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Bolivia, Peru sign $500 mn deal for Lake Titicaca clean-up

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Bolivia and Peru agreed to provide more than $500 million towards cleaning up Lake Titicaca, whose polluted waters are home to some animals nearing extinction, a Bolivian environment official said.

The deal, which is meant to improve the lake's biodiversity, includes environmental management and recovery through to 2025.

Lake Titicaca, which is the highest in the world, at an altitude of 3,800 meters (12,470 feet) above sea level, provides a habitat for a number of frogs, birds and fish, including two species that have almost been wiped out.

Bolivia's Environment and Water Minister Alexandra Moreira and her Peruvian counterpart Manuel Pulgar signed the agreement during a public event.

"For the short term we have a limit of $117 million and for the long term $400 million," said Moreira's advisor Sergio Arispe.

“It's a logistical matter we are trying to manage through 2025," he said.

Part of the waste in the lake is generated by the Bolivian city of El Alto, near La Paz, which is home to about 800,000 people.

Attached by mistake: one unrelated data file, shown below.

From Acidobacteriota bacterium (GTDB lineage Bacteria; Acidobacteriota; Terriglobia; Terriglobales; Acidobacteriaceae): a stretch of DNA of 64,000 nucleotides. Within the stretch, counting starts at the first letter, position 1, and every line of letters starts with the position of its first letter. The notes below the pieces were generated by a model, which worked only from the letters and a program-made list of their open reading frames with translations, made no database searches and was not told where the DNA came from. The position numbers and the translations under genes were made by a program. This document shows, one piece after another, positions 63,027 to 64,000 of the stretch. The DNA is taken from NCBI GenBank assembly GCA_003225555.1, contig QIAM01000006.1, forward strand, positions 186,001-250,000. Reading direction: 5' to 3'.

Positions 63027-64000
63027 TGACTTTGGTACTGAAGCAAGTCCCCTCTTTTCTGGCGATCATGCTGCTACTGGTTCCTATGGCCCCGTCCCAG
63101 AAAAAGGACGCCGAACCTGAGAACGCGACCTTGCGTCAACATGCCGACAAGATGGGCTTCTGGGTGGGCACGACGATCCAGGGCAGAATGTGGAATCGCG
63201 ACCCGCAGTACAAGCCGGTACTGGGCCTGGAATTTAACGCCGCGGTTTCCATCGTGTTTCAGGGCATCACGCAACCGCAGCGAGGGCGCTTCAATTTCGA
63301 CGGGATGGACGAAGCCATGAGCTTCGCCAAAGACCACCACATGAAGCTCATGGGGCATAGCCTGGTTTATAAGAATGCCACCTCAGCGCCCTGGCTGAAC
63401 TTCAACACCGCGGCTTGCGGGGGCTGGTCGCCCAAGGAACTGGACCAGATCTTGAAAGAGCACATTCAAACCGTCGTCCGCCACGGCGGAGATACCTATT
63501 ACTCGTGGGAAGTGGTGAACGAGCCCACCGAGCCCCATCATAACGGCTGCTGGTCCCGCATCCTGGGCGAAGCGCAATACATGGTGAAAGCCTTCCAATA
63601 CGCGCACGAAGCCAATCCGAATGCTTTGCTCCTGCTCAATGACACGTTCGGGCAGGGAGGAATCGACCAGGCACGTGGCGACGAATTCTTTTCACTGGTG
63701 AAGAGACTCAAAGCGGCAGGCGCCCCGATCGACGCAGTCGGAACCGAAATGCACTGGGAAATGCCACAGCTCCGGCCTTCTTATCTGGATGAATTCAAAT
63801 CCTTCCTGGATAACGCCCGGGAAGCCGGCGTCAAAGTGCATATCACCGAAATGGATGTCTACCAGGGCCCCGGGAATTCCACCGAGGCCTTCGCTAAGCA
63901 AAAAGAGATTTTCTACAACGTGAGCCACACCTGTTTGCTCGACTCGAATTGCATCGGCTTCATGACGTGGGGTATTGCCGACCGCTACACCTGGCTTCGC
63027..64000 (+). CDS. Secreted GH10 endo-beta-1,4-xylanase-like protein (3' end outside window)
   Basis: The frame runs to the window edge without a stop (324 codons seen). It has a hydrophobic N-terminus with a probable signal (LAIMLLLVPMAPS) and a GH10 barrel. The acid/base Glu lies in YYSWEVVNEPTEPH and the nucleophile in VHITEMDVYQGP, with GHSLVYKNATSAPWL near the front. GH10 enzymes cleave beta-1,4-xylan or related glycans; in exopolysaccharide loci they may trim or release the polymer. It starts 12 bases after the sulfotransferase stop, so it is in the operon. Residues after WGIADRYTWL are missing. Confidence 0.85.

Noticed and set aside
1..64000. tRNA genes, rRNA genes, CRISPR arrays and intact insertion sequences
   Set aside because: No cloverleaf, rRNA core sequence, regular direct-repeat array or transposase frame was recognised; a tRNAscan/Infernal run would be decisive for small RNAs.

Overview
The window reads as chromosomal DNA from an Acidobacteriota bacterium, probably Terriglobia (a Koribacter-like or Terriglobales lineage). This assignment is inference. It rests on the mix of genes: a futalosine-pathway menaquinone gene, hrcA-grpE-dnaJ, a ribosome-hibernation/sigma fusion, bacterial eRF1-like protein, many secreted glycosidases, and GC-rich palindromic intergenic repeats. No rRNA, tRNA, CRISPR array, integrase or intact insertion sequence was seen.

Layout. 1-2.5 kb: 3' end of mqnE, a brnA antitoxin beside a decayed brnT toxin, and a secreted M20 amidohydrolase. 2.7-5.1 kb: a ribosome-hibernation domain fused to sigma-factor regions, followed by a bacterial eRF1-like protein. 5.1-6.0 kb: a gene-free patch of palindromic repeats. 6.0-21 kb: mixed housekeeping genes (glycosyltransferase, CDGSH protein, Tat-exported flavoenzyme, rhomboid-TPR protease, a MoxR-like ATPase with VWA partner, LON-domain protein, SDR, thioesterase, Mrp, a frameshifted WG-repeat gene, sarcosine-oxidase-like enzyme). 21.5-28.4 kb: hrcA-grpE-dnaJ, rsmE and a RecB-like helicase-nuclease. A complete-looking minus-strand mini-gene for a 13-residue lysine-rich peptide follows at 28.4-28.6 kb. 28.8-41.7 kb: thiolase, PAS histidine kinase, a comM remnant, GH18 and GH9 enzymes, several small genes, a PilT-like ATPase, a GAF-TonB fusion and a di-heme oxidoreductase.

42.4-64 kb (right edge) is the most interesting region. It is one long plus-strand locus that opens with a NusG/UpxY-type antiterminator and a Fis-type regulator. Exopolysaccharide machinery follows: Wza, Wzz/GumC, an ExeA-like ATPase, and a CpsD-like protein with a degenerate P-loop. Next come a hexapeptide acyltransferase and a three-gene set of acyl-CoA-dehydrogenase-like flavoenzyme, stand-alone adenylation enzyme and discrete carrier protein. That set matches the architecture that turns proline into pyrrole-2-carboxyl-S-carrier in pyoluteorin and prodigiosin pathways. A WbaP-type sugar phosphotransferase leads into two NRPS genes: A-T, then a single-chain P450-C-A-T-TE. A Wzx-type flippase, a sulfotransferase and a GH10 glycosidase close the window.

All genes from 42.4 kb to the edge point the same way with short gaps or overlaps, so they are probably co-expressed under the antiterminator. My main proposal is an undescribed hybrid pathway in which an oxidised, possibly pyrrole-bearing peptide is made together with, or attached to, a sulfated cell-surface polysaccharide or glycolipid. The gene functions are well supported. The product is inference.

Peru's minister stressed that the two countries are "already taking concrete actions such as investing in water treatment plants to address the main problems the lake is facing."

Bolivia and Peru agreed to provide more than $500 million towards cleaning up Lake Titicaca, whose polluted waters are home to some animals nearing extinction, a Bolivian environment official said.

The deal, which is meant to improve the lake’s biodiversity, includes environmental management and recovery through to 2025.

Lake Titicaca, which is the highest in the world, at an altitude of 3,800 meters (12,470 feet) above sea level, provides a habitat for a number of frogs, birds and fish, including two species that have almost been wiped out.

Bolivia’s Environment and Water Minister Alexandra Moreira and her Peruvian counterpart Manuel Pulgar signed the agreement during a public event.

“For the short term we have a limit of $117 million and for the long term $400 million,” said Moreira’s advisor Sergio Arispe.

“It’s a logistical matter we are trying to manage through 2025,” he said.

Part of the waste in the lake is generated by the Bolivian city of El Alto, near La Paz, which is home to about 800,000 people.

Peru’s minister stressed that the two countries are “already taking concrete actions such as investing in water treatment plants to address the main problems the lake is facing.”

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With 2,400 staff representing 100 different nationalities, AFP covers the world as a leading global news agency. AFP provides fast, comprehensive and verified coverage of the issues affecting our daily lives.

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